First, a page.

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5197 Views 4 Replies Last post: Oct 8, 2010 9:28 AM by ali48845 RSS
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Sep 14, 2010 12:22 PM

What can we do about biodiversity loss in countries other than our own?

Something which concerns me is the loss of biodiversity in other countries and yet somehow it doesn’t feel right to tell others what to do with their environment. I know biodiversity loss is a global issue which affects us all but what is the right way to make sure other countries look after their biodiversity hotspots and unique environments? All over the planet people need to make a living so who are we to tell them that cutting down a forest, draining a wetland, or drilling for oil is wrong? With issues of human poverty how can conserving biodiversity in these places ever win the argument?
  • You are absolutely right that you can't tell other countries and people's what to do with their environment (and we have dramatically changed ours in our history). However, what may make a difference is the realisation that sustainable development is only possible if the vital services offered by nature are protected. Without biodiversity there would be no clean air, its largely responsible for providing clean water, removing all degradable waste, maintaining soil fertility for crops, providing renewable fuels (and combating climate change by locking away carbon dioxide). It's the sources of our food, natural fibres and timber crops, it contains the natural pharmacopeia from which most medicines are developed, and the wild genes used to improve crops, and livestock varieties to protect them from new pests and diseases. Ecosystems buffer extreme weather to protect us from floods and droughts, and the list goes on, and on.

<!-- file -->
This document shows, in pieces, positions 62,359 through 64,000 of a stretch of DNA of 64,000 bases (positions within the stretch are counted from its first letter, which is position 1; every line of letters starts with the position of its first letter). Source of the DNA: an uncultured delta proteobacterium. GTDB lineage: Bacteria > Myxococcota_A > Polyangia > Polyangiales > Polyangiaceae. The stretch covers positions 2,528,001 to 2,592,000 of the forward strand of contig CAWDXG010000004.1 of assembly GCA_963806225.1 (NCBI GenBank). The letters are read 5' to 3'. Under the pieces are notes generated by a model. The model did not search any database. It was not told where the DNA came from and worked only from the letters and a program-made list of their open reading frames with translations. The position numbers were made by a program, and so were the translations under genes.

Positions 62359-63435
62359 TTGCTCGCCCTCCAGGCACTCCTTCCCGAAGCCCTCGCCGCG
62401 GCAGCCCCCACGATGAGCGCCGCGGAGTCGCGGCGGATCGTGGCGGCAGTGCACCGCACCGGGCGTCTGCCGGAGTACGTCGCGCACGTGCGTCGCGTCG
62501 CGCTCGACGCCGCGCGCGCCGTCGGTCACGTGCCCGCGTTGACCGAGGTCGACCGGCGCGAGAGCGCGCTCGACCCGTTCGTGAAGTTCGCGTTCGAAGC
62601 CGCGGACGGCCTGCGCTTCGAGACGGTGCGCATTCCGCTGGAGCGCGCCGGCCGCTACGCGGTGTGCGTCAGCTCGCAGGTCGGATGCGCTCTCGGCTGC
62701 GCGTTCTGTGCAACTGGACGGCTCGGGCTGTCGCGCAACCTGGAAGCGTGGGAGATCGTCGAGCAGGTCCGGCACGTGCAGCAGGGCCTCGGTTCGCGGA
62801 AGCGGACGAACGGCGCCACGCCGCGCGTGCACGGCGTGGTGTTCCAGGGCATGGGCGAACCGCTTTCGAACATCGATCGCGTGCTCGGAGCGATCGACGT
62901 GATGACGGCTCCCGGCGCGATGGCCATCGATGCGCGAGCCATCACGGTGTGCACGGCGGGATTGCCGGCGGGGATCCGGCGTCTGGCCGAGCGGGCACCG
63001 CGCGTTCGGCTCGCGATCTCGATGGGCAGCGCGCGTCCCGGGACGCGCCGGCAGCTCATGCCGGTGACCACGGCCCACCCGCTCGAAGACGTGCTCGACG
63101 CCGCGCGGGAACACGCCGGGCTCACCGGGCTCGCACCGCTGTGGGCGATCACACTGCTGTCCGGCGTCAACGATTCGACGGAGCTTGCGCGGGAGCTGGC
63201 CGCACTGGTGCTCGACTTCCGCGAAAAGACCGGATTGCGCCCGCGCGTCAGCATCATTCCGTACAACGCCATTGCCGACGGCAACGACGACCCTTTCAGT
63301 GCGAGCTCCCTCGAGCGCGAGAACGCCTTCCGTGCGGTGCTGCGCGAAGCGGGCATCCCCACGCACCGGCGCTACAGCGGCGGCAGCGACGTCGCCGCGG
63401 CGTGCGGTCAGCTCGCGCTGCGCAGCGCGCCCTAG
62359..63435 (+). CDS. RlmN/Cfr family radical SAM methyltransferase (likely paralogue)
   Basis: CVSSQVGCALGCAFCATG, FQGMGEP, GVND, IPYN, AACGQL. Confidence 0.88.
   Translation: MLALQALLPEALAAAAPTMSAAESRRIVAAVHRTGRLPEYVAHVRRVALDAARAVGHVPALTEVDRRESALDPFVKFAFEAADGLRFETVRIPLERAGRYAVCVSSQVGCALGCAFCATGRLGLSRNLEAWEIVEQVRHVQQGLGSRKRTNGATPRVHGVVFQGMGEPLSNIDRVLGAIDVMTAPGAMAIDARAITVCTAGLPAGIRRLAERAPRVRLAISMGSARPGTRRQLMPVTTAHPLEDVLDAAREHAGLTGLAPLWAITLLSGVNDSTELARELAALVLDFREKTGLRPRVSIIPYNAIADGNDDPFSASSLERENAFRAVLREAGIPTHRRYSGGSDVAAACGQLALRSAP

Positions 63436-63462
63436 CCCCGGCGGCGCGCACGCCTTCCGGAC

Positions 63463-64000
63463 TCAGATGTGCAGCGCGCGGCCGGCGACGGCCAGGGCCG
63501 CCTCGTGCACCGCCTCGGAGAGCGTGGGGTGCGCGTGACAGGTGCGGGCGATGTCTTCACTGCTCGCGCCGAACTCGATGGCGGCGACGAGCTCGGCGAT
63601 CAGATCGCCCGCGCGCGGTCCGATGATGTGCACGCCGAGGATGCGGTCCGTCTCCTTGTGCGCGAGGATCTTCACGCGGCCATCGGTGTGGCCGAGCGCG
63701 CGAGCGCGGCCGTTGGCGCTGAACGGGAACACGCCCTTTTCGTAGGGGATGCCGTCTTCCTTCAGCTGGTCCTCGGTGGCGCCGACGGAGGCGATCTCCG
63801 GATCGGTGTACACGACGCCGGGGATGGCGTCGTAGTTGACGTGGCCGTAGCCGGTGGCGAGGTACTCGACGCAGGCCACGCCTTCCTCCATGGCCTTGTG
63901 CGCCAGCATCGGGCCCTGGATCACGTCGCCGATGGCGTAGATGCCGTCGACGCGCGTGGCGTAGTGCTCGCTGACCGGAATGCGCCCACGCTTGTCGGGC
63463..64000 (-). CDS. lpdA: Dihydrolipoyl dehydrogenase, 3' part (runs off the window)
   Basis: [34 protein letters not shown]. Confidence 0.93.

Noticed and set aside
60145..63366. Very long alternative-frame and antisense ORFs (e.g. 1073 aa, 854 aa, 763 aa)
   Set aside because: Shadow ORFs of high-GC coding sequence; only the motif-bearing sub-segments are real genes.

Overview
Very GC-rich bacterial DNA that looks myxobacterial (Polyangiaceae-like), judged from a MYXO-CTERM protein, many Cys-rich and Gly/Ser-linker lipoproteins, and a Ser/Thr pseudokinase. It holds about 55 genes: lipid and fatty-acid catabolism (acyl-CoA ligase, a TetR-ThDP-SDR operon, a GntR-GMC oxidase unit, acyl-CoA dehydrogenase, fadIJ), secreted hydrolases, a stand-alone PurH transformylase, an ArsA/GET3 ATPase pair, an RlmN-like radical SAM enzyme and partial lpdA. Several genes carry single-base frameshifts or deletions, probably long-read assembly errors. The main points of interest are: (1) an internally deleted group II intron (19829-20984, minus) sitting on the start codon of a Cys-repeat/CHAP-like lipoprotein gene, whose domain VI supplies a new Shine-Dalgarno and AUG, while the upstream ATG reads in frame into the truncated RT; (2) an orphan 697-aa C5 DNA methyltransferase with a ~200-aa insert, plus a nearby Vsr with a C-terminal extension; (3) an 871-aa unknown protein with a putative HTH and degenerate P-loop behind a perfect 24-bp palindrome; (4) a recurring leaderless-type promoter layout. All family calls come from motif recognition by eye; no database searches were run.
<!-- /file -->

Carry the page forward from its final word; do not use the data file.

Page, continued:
Increasingly governments and economists are looking at the costs of all these 'free' services - if we had to pay for them it would cost the world Trillions of dollars per annum, more than the cost of climate change, and much larger than the global bank crisis. Perhaps as Governments realise what price they are paying for the neglect of their biological variety they will see they have to begin to operate differently.

    So we can do lots, by helping spread awareness of the issue, and particularly by trying to reduce our own carbon and ecological footprints - this has a positive impact at home and abroad.

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    • The services may be 'free' but the equation between areas of untouched environment and any particular service is difficult to come by.  So when a government is faced by a decision to (1) cut down forest of unquantified value (that may be supplied by another forest somewhere) so that oil palm can be grown and earn revenue or (2) preserve forest and gain no revenue, while people lack jobs, what is it to do?  The choice is between money and jobs now (popular with voters) and a notional value which may not be lost, or which if it does lead to increased expense these are some way away in time and may be overstated / solved by then / someone else's problem.  Of course a lot of environmental change is not done by governments but by people at a local level, who need to pasture cattle, or grow more food, or require timber for houses or fuel.  Discussion on environmental goods and services may work with them if those discussions can be held, but even so it leaves them with their starting problem: where to put the cattle / grow food / harvest timber?